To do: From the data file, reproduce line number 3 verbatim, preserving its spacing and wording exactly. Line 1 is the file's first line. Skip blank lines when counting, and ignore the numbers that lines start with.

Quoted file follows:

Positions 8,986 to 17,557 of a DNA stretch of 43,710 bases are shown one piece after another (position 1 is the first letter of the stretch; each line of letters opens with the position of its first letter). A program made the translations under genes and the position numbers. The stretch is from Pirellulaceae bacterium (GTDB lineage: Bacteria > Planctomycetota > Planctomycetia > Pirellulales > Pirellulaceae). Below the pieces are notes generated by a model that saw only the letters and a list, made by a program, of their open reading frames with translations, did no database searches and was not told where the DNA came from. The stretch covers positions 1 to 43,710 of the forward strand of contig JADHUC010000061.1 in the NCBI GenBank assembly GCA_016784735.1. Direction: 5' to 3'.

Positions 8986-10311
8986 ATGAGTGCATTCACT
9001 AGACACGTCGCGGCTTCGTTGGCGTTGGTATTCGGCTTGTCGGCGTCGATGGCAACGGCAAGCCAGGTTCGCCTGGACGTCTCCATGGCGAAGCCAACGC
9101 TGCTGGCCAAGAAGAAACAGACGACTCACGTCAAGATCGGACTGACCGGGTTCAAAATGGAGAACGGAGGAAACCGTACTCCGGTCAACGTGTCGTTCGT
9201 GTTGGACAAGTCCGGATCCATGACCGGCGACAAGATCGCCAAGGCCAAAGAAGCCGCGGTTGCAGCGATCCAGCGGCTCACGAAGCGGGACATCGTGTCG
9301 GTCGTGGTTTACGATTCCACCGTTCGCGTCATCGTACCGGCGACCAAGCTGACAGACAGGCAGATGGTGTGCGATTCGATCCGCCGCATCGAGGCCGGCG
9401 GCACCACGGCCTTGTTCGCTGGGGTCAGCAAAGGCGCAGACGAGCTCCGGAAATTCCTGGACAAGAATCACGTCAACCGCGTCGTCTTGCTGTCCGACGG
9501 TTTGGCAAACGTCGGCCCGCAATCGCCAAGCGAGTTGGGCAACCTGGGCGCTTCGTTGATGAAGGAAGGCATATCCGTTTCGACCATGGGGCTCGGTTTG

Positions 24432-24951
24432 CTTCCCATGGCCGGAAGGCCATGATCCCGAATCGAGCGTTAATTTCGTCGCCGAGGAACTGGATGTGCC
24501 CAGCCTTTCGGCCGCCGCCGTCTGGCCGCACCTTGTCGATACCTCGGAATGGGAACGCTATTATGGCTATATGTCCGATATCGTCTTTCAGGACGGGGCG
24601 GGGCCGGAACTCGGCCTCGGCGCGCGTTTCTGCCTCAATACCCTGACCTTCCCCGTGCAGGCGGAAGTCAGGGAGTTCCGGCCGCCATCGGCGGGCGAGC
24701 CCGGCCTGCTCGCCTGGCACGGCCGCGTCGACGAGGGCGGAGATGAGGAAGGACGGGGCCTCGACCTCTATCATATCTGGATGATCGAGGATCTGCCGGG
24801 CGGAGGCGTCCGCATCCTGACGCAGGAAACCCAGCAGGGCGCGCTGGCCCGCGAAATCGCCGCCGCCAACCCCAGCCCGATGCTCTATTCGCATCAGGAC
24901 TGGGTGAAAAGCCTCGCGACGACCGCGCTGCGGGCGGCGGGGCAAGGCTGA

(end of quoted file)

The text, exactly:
8986 ATGAGTGCATTCACT